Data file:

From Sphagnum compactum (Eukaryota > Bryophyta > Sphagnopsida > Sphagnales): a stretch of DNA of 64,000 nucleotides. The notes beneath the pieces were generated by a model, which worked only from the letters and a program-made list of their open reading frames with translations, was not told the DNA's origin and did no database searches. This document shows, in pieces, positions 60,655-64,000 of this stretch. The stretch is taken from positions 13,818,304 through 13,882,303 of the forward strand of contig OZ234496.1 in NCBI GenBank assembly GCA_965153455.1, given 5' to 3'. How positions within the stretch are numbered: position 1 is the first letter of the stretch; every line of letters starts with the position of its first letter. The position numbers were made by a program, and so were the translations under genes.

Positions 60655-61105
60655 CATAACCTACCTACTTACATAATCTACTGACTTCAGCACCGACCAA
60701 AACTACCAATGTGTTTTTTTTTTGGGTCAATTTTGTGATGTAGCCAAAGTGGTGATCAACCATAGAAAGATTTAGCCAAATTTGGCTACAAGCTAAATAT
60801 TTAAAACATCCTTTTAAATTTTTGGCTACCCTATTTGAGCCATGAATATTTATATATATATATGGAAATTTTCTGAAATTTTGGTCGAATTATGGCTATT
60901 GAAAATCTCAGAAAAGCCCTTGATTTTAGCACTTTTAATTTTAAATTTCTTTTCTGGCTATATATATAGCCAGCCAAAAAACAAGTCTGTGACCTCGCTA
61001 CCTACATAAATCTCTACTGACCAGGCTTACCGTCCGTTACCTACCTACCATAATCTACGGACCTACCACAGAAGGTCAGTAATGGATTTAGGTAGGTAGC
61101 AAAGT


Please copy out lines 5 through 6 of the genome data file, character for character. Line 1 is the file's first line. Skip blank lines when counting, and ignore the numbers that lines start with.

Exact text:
60801 TTAAAACATCCTTTTAAATTTTTGGCTACCCTATTTGAGCCATGAATATTTATATATATATATGGAAATTTTCTGAAATTTTGGTCGAATTATGGCTATT
60901 GAAAATCTCAGAAAAGCCCTTGATTTTAGCACTTTTAATTTTAAATTTCTTTTCTGGCTATATATATAGCCAGCCAAAAAACAAGTCTGTGACCTCGCTA